Ici Urban Bistro  806 15th Street Northwest Washington, DC 20005  |  (202) 730-8700


2941 Restaurant  2941 Fairview Park Drive  Falls Church, VA 22042  |  (703) 270-1500


Pekin Duck Three Ways: Garbure, Duck and Cabbage Sausage, Roasted Breast with Pomme Lyonnaise at 2941 Restaurant, Falls Church, VA



Union League Cafe  1032 Chapel Street New Haven, CT 06510  |  (203) 562-5199


Park Central Tavern  1640 Whitney Ave. Hamden, CT 06517  |  (203) 287-8887


Restaurant Jean-Louis  61 Lewis Street  Greenwich, CT 06830  |  (203) 622-8450


Caseus Fromagerie Bistro  93 Whitney Ave  New Haven, CT  |  (203) 624-3373


Three course duck prix fixe from Caseus Fromagerie Bistro in New Haven, CT



Tastings Wine Bar & Bistro  201 Patriot Place  Foxborough, MA 02035  |  (508) 203-9463


Gaslight Brasserie du Coin 560 Harrison Ave.  Boston, MA  |  (617) 422-0224


The Gallows  1395 Washington St. Boston, MA 02118  |  (617) 425-0200


Brasserie Jo  120 Huntington Ave  Boston, MA 02116  |  (617) 425-3240


Duck a L’Orange at Brasserie Jo, Boston


The D’Artagnan + Le Taste of France duck dish promotion runs until Sunday September 30th! Call for reservations now! And if you’re in the NYC area, pop by our booth at Le Taste of France this weekend!!

Celebrate France! Where to eat…

Have you tried one of the special D’Artagnan duck dishes offered by our amazing clients for Le Taste of France celebration?! If not, we’d suggest you make a reservation today! Check out the map below to find a participating restaurant. And take photos! We’ll share them on our facebook page and give you a special shout out.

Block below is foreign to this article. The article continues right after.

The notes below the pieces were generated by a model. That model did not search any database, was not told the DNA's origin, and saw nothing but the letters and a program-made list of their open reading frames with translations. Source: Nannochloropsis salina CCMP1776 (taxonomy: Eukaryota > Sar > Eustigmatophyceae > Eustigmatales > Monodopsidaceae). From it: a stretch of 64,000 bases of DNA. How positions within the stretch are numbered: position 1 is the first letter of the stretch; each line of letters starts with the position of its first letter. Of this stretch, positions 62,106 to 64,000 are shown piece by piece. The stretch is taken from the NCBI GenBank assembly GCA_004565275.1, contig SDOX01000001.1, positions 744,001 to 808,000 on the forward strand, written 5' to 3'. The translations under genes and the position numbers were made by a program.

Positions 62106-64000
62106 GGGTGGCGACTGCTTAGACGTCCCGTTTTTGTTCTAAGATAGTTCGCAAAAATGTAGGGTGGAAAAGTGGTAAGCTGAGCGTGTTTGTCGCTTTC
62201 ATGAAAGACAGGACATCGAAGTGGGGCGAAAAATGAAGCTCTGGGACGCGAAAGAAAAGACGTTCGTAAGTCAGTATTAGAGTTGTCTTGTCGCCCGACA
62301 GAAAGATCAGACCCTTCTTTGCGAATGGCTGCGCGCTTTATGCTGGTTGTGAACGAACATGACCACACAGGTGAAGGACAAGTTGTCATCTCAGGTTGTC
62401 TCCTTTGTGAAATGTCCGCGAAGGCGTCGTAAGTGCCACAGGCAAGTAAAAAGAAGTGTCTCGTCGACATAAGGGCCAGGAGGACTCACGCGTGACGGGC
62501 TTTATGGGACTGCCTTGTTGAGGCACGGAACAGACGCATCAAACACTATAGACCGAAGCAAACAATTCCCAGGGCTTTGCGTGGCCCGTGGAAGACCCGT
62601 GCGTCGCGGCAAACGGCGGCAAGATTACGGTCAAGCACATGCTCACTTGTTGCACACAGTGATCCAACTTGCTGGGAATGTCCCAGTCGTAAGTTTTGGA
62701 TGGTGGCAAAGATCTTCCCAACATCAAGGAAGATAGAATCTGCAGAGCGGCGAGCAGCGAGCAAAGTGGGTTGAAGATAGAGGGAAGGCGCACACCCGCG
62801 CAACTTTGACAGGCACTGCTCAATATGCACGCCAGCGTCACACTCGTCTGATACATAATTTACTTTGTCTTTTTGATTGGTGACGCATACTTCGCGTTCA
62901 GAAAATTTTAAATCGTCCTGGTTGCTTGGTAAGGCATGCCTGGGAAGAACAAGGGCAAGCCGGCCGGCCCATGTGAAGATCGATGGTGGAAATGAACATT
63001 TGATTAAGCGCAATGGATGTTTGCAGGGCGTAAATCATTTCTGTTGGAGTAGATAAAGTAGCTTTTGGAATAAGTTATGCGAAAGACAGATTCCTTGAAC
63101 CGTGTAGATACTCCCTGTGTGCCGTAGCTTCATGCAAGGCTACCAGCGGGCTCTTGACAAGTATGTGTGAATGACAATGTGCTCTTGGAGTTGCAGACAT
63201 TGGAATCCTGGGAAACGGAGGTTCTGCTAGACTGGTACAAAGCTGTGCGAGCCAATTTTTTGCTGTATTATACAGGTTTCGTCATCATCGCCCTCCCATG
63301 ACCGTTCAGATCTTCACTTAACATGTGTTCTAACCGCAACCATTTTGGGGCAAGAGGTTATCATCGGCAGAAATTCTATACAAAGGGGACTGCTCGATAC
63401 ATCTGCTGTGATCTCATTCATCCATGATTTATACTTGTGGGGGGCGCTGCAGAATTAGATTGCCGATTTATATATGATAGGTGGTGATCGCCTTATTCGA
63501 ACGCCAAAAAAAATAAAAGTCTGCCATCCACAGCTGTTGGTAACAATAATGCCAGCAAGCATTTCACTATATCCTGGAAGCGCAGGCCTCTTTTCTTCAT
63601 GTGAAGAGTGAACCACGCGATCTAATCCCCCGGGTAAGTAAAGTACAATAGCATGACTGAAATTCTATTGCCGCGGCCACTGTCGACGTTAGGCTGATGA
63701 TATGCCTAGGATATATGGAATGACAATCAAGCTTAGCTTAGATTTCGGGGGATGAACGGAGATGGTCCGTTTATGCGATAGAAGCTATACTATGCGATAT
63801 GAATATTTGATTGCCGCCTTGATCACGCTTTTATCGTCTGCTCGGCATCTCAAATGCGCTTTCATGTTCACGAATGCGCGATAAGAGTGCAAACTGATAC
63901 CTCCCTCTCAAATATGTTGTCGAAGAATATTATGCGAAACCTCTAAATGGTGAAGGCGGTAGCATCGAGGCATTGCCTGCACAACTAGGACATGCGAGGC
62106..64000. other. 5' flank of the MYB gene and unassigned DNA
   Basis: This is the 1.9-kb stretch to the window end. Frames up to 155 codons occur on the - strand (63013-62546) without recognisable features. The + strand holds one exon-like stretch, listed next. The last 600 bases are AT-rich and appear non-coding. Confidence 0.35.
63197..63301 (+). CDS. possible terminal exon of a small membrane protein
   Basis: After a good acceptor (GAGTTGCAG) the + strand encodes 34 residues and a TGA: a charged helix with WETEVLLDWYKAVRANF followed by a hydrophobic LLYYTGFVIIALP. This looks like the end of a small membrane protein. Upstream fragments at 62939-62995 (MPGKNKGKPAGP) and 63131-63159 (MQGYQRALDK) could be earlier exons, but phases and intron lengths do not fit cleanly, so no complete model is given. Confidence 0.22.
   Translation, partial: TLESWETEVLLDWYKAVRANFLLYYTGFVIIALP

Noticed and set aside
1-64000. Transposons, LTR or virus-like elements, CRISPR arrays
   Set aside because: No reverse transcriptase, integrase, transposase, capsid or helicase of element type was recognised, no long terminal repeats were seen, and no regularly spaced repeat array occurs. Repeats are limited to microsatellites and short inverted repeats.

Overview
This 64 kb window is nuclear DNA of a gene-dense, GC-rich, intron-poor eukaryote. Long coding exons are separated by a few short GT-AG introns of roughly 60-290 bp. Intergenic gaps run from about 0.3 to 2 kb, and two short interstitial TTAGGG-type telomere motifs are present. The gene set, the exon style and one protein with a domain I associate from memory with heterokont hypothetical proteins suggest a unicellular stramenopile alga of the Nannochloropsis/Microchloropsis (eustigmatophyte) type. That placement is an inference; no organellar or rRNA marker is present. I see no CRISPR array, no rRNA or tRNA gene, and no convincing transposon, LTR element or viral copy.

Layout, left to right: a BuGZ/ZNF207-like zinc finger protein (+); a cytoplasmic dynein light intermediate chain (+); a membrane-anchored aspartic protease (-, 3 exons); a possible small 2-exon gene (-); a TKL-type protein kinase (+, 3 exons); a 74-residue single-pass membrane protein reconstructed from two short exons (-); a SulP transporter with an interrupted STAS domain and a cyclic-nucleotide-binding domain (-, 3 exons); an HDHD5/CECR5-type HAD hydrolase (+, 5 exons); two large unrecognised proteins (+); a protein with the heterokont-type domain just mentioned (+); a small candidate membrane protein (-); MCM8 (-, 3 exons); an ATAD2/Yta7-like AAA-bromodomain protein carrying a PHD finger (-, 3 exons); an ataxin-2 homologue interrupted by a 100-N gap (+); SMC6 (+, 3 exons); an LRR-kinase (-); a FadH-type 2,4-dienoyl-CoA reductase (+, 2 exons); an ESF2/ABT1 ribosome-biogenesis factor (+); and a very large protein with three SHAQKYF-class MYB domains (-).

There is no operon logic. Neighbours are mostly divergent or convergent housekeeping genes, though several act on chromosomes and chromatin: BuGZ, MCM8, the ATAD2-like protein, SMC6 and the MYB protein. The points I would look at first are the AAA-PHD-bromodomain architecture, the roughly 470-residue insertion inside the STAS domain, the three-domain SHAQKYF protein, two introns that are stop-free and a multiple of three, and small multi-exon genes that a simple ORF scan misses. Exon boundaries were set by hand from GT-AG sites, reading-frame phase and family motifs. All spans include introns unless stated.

Join in the Fun at Le Taste of France

Le Taste of France is a national celebration of French culture that culminates with a big weekend event (Le Show) in NYC on September 29 & 30. D’Artagnan is proud to participate as a sponsor, and will be serving savory treats at Le Show. We invite you to come out, meet and mingle, sample dishes from some great chefs, sip French wines, buy French wares, learn to play pétanque and join in the general joie de vivre.

But never fear, if you are not in NYC and want a taste of France, many of our restaurant clients around the country will be playing along.  They will offer a special D’Artagnan duck dish on the menu from September 20-30, and will show their French spirit in unique ways. So put on your beret and find a restaurant near you to join in the fun. Check our map for participating restaurants. And please take photos of the duck dishes and share them on our Facebook page. We’ll be doing the same!

Remembering Julia

Ariane Daguin and Julia Child had many things in common – height, boldness, creativity, humor and a healthy dose of irreverence. But the thing that bonded them was their passion for sharing the pleasures of French food with America. While Julia had TV audiences eating out of her hand, she took time to encourage Ariane in the early years of D’Artagnan to help the fledgling business grow.